NCFE scoops £38m prize in battle for T Level contracts

The charity has beaten City & Guilds and Pearson to become the flagship qualifications' largest awarding body

The charity has beaten City & Guilds and Pearson to become the flagship qualifications' largest awarding body

t level

NCFE has triumphed in the battle between awarding bodies for T Levels.

The new flagship technical qualifications hit a milestone this week with the awarding of contracts to develop six new courses for 2023 – the final year of the T Level rollout.

NCFE is set to earn by far the most from T Levels of any awarding body, having won contracts to design and award nine T Levels for rollout between 2020 and 2023, netting the charity £38 million.

t level

City & Guilds has earned the second most, winning contracts to develop seven T Levels, worth £26.7 million; while Pearson has won four contracts, worth £11.3 million.

Since the Department for Education controversially decided to have just one awarding body for each T Level, awarding organisations have been competing for ownership of the 16-to-18 programme. Each successful awarding organisation wins a license to design and award the T Level qualification, but the copyright is owned by the Institute for Apprenticeships and Technical Education.

Consequently, 20 of the 21 T Levels being rolled out are being awarded by NCFE, City & Guilds and Pearson.

The Institute for Apprenticeships and Technical Education, which awards the contracts with the DfE, announced on Monday that Highfield Qualifications will be developing its first T Level, in catering, for 2023 after winning a contract worth £2.6 million. NCFE will design another three and City & Guilds will design a further two for that year.

NCFE ‘fully committed’ to T Levels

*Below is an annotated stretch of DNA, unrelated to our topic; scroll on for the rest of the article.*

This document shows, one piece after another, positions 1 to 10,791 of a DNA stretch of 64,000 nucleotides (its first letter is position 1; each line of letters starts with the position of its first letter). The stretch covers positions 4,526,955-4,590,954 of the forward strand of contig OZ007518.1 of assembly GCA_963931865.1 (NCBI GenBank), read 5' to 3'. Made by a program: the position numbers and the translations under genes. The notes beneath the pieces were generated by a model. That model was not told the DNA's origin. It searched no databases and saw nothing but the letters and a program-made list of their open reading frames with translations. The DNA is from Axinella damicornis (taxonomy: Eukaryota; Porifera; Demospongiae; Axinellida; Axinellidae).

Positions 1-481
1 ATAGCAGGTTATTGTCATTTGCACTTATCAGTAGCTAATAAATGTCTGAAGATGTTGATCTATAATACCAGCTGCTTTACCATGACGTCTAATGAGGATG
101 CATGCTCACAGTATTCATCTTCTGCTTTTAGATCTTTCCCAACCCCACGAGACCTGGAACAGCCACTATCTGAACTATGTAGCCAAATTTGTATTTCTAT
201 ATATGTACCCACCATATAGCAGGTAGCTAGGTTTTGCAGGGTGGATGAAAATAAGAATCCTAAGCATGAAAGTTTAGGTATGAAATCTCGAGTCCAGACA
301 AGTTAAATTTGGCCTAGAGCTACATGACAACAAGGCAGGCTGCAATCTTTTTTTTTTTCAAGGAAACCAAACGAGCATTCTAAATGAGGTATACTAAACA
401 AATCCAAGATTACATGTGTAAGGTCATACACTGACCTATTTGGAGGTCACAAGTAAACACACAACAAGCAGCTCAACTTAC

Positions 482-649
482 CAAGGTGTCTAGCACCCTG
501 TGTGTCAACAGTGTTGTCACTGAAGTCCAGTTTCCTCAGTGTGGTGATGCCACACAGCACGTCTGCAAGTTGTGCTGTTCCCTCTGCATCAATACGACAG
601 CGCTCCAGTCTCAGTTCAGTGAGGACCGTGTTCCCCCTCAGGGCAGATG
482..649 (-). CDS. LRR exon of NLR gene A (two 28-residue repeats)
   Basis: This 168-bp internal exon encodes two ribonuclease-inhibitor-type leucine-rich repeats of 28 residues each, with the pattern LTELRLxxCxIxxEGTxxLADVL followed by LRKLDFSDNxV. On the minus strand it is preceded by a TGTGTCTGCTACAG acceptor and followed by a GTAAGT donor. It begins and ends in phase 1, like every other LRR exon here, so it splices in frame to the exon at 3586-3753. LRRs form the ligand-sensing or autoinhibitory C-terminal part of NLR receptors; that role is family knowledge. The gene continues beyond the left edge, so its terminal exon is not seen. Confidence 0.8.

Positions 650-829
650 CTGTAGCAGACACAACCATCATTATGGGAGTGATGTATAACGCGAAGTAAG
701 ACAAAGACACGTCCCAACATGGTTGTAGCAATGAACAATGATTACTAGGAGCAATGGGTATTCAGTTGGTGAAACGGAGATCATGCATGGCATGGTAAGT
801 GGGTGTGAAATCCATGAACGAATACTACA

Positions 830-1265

NCFE said they were “delighted” to have won the 2023 contracts and they have been “really pleased” with the progress of the qualifications.

Asked for the secret of its success in winning the contracts, the awarding body argued it was “fully committed” to T Levels from their inception and “clearly demonstrated” the focus and resource it would put into developing them.

Subject experts have also been used on their bids to show “the T Level qualifications we develop will equip students with the relevant skills those sectors are looking for, while providing a practical and engaging approach to learning that supports students into their future careers”.

The income from T Levels has been a boon to NCFE, as the £38 million exceeds the charity’s total income for 2019/20 of £36.1 million.

NCFE’s latest financial statements report its “success” with T Levels “brings certainty of direction and stability” to their work.

The decision to have one awarding body per T Level came about after the 2016 Sainsbury Review of post-16 technical education.

The review recommended new technical qualifications “should be offered and awarded by a single body or consortium” to combat a “race to the bottom”, with qualifications becoming easier to pass.

Sector leaders, including Rod Bristow, Pearson’s then-president for the UK, raised concerns about this approach in 2018 when the DfE tendered for bodies to design the first wave of T Levels, for rollout in 2020.

Bristow warned of “inherent risks” and “adverse consequences” such as a “lack of resilience with the significant reliance on the ‘bid winner’, the loss of innovation and expertise, and a lack of choice for providers”.

A 2017 report by Frontier Economics, commissioned by the DfE, even warned that having just one awarding body created a “risk of system failure” in the programme.

The full table of T Level contract values

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